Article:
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Ever since digital cameras were first introduced, many photographers have hankered after the large viewfinder and depth-of-field they were used to with their 35mm SLR. The Canon EOS 5D is the first full-frame digital SLR to be released with an affordable price tag. In this review Gary Wolstenholme takes a look at whether Canon's full-frame revolution is all it's cracked up to be.
|Build and handling
The EOS 5D feels solid and purposeful, with most of the body made of cast magnesium and grips are covered in a soft textured rubber material. Build quality wise, there are a few weak points which stand out, including the battery compartment door, compact flash door and, surprisingly, the base of the camera, which are all made of plastic.
Weight is distributed fairly evenly throughout the body which gives a well-balanced feel. This, coupled with the deep finger grip and soft rubber coating, makes the camera very easy to hold. I could quite happily use the camera all day without my hands feeling too worse for wear.
|Display screens and viewfinder
I was really looking forward to experiencing the viewfinder on the EOS 5D. Being a full frame camera (which means that the sensor is the same size as 35mm film) I was expecting a nice bright, big viewfinder.
The viewfinder is pleasantly big, especially compared to many APS-C digital SLRs, and it is certainly brighter than most.
The positioning of the autofocus points across the viewfinder could be better. All the points are clustered around the centre-weighted metering circle in the middle. The furthest points horizontally from the centre only just reach where the 'rule-of-thirds' area of the frame is, which may limit easy composition for many.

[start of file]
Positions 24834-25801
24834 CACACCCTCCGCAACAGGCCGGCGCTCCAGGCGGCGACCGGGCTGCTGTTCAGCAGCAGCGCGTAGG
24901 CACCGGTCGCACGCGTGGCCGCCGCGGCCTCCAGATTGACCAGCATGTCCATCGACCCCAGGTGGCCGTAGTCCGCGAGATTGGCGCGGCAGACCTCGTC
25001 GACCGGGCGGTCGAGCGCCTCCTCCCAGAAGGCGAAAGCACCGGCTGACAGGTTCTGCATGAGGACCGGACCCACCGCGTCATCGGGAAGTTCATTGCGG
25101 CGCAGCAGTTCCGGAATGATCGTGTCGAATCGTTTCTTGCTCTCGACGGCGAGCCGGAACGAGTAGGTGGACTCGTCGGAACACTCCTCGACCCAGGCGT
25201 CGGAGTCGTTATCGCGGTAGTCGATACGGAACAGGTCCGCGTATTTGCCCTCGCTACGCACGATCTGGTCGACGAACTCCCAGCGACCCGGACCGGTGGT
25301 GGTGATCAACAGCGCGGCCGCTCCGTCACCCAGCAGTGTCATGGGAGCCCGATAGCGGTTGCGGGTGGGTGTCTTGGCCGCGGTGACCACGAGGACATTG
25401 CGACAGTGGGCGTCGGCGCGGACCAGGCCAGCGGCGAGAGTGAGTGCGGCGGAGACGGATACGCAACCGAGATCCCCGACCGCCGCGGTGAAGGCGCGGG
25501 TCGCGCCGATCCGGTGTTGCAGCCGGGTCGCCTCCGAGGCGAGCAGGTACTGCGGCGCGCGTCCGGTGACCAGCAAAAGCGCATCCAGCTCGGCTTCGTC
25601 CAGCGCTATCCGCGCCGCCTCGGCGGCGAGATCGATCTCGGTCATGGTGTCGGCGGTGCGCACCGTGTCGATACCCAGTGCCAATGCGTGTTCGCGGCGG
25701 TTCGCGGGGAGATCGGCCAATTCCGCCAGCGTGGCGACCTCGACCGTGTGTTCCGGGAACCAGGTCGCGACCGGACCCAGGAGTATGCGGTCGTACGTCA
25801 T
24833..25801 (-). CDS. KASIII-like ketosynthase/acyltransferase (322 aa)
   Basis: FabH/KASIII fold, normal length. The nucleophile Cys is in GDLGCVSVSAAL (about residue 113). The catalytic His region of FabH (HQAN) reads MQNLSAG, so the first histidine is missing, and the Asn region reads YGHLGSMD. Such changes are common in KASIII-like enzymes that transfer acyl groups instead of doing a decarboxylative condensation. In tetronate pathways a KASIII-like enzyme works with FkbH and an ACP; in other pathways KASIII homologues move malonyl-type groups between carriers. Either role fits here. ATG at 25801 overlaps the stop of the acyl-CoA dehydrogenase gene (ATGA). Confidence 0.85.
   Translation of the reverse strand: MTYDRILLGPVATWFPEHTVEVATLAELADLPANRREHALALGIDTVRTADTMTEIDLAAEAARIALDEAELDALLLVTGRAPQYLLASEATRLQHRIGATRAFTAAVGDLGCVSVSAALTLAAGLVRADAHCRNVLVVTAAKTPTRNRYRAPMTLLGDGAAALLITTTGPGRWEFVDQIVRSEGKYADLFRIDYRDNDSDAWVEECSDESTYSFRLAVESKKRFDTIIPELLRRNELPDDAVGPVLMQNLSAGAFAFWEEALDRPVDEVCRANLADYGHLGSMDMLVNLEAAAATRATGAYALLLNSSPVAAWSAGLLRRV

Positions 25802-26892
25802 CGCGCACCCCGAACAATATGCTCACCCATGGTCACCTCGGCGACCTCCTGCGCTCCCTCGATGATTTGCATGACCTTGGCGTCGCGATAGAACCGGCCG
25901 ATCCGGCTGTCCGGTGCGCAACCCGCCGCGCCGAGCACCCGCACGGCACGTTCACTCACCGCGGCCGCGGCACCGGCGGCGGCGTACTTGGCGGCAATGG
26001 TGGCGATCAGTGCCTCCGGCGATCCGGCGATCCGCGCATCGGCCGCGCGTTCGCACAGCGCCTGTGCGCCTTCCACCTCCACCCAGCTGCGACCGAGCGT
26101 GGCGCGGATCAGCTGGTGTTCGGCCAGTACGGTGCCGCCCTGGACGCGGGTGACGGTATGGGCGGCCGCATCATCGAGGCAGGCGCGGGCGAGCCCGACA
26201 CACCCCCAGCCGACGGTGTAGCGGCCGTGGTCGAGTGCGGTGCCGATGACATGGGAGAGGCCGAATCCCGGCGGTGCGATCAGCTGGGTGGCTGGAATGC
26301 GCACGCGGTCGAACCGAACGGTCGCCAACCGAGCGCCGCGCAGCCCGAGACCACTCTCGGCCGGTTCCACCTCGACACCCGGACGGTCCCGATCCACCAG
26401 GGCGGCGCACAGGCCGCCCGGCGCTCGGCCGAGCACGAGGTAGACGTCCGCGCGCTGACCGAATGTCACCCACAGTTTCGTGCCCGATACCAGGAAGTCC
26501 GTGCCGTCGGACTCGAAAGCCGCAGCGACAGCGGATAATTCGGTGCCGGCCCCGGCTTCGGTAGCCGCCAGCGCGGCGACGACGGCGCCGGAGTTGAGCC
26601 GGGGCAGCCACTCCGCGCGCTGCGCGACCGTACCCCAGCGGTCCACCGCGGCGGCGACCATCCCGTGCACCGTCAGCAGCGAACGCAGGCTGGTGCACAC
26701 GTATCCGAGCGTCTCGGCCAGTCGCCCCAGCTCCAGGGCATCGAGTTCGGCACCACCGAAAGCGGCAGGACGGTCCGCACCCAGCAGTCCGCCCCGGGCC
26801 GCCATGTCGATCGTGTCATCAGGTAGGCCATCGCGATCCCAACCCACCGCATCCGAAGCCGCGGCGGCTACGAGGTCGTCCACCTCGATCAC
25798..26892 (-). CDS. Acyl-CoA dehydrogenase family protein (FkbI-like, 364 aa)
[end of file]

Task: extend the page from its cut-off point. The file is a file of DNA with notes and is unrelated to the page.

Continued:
The 2.5inch LCD screen is clear and bright, but I have seen better. Useful additions have been made to the amount of exposure information displayed, including an RGB histogram mode. This is handy when shooting in challenging lighting conditions where it may be possible to burn-out one colour channel independent of the others. For example, when taking sunset images the red channel will be over-exposed before green and blue. A standard luminance histogram would not give you this information.
|Menu and controls
Users of previous EOS SLRs will feel right at home with the control layout on the EOS 5D, in fact, if you owned an EOS 20D you will have no trouble adjusting as the controls are virtually identical in layout and operation.
The camera menu system is arranged as one long list which can be scrolled through quickly using the rear jog dial. Different areas of the menu are colour coded, red, blue and orange so you know roughly where you are when scrolling through the menu.
Just like on the EOS 20D, there are two ways to select autofocus points: A small joystick style controller on the rear near the viewfinder, by holding the AF selector button and rotating the dial on the rear. I would love the direct control of the joystick controller if it wasn't so fiddly to use. Cycling through the autofocus points with the dial quickly became my favoured method because of this.
|Power for the EOS 5D is supplied by the same BP-511A battery that has been used throughout the range of digital EOS cameras ever since the EOS D30 which was announced in spring 2000.
This is good news as supplies of the batteries are already well established, plus if you were thinking of upgrading from an earlier model you may already have a supply of spares to get you going.
|Canon's range of EF lenses is one of the most comprehensive available. With over 60 compatible lenses to choose from, you are bound to find a lens that meets your requirements.